Honesty In The Time Of Professionalism

Jose Vilson Jose

Arne Duncan

Arne Duncan

In this economy, everyone’s scared to lose their jobs.

Leaders often say they want feedback and honesty, but only if it fits their beliefs about the reality they’ve interpreted. For instance, Secretary of Education Arne Duncan recently tweeted this:


I laughed and replied:


Perhaps he does. Perhaps he believes that the schools his administration created in Chicago mattered a lot for the most impoverished kids. Perhaps he thinks charter schools offer a way to circumvent obtrusive localities that want to stall innovation. Perhaps he thinks Race To The Top shakes districts into following an agenda. He could have the best intentions in mind, and could see himself as helping continue the legacy of Brown vs. Board of Education. Perhaps he read my tweet, too, and decided to rethink how he approaches this thing he calls “listening to teachers.”

I doubt it. All of it.

Sadly, I have little (read: no) faith in our current administration’s policies, irrespective of how much they say they appreciate educators, and want for the children. The reform path offers little solutions that interest me and the thousands of American educators trying to make a difference in our children’s lives.  I have a few more anti-reform pro-child things to tell you, most of them documented here.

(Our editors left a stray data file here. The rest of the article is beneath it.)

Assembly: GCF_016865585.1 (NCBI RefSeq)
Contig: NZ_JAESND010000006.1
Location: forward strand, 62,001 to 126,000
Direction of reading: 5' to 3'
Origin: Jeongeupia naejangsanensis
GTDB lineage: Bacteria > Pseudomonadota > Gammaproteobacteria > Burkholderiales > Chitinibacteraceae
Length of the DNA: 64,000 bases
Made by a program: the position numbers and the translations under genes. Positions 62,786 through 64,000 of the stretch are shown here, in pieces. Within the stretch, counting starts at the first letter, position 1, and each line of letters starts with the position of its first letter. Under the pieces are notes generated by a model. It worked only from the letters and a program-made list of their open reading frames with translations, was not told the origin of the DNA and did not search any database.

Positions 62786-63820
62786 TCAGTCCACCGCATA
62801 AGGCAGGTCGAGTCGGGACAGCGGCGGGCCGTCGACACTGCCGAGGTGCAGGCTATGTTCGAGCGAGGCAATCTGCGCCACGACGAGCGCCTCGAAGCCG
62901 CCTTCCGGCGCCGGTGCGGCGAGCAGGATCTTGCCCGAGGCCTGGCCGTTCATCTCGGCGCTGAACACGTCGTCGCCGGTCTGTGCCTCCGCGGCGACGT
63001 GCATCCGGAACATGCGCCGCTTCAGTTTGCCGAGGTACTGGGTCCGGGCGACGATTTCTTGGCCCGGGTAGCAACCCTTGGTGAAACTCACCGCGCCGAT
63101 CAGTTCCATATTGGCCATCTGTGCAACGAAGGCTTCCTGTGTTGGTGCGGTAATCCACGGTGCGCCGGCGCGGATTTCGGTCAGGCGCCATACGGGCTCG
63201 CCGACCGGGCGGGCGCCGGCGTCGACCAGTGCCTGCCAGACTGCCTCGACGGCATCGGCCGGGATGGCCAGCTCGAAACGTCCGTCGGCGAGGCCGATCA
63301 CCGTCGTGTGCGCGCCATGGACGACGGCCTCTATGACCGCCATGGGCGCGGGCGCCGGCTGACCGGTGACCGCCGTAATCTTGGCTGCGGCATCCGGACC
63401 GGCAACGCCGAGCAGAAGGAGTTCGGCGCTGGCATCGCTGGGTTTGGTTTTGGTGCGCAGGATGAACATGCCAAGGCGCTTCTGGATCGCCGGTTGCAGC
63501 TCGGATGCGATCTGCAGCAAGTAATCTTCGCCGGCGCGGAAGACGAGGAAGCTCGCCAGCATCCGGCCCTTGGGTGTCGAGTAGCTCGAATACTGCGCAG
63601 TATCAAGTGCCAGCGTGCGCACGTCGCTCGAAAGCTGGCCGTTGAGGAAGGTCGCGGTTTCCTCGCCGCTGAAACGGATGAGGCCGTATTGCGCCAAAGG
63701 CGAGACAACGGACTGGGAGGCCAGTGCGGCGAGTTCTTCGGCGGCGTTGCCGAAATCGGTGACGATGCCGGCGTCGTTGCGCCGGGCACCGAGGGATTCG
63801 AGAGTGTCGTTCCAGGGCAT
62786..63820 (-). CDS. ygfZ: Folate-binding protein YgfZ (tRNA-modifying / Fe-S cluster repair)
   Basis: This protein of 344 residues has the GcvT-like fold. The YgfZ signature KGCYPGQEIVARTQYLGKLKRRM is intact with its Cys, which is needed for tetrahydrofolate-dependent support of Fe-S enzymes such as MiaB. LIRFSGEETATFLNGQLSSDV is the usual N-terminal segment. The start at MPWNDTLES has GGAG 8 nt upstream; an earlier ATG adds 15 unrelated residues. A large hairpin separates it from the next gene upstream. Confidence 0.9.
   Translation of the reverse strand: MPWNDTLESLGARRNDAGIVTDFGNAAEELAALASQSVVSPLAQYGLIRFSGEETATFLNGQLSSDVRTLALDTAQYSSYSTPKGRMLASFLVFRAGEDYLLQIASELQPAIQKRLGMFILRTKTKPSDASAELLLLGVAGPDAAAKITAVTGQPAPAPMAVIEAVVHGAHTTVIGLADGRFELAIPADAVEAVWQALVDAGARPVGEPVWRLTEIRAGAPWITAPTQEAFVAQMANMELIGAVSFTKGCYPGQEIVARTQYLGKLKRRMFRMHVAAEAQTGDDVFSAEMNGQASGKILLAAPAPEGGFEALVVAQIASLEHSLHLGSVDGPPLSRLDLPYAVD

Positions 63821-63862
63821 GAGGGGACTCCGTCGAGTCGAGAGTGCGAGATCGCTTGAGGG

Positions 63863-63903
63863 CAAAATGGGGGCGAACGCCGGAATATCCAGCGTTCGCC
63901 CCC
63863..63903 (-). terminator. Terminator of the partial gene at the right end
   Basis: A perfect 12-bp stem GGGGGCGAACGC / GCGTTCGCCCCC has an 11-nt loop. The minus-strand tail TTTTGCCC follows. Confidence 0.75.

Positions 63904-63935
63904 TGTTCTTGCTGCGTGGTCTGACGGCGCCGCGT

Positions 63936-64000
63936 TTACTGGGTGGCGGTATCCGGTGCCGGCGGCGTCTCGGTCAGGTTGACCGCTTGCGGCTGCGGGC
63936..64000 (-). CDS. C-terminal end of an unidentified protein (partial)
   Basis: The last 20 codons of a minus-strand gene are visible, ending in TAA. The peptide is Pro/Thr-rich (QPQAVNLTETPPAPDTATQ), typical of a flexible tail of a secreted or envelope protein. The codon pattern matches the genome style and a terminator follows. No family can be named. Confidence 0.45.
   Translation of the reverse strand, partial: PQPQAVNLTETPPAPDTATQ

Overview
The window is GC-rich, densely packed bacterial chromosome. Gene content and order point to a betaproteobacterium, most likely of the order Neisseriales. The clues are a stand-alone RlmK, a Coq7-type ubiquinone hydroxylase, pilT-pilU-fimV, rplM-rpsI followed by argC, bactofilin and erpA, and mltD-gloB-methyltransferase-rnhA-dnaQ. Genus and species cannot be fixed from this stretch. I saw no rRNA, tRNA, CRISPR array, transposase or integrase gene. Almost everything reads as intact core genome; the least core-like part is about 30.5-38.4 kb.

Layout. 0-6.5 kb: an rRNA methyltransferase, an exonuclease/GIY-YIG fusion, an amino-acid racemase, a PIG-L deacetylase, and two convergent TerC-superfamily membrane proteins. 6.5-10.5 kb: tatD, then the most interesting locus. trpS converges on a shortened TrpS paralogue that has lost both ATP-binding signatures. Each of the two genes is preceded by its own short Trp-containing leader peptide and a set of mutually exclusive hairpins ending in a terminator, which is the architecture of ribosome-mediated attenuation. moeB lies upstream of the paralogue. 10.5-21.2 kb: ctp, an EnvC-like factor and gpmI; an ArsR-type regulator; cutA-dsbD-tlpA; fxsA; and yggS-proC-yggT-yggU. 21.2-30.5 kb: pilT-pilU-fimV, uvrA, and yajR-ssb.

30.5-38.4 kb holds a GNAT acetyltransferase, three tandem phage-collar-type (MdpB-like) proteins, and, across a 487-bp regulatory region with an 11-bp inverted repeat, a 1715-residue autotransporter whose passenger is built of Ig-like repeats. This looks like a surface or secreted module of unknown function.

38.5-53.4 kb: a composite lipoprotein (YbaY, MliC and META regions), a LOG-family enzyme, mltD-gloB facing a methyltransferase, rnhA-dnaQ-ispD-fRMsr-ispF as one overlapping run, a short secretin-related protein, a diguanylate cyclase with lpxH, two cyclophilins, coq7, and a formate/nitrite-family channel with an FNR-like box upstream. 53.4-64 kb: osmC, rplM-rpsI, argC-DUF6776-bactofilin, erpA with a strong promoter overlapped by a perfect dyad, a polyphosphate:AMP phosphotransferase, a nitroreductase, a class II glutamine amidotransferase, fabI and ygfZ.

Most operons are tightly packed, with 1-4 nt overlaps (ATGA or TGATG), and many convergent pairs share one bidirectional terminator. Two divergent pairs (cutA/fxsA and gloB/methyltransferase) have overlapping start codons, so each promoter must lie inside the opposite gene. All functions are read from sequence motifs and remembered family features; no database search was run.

What often separates the message, however, is the source. By source, I mean, when people come out for or against a position, do they do it from a place of love and care or hate and derision? Do they say things because they have an honest belief in making things better or do they have an ulterior motive in their positions?

We have people like Michelle Rhee who takes shots at National Education Association, The American Federation of Teachers, and  Occupy The DOE and other education activists without actually talking about what her organization, StudentsLast, does against the public good. Dr. Steve Perry, another person who sees himself as the solution and not a part of it, thinks a huge lit review is the same as a dissertation for his doctorate. The mainstream media, book publishers, celebrities, and venture capitalists treat them as darlings, but people on the ground have grown more skeptical as the days go by.

Sometimes, though, I fear that people on “my” side of things have similar ambitions. Some questions to ask:

  • Do we emphasize the word “teacher” or “leader” in teacher-leader?
  • Do we talk down to teachers and tell them how they should approach their jobs when they haven’t done it themselves?
  • Do we believe the way to have a bigger voice is to get a doctorate?

In no way do I seek purity in ideology, but I do take issue when people see their positions solely as a means for self-advancement. The honesty I often seek comes from a source of love, a source of restoration, and getting to a place where all children have equitable conditions for academic (and personal) success. College and career readiness sounds hollow in light of creating conditions for better people.

The challenge for us is, really, how do we continue to do this without feeling like we could lose our jobs for this? Or vex our colleagues with this?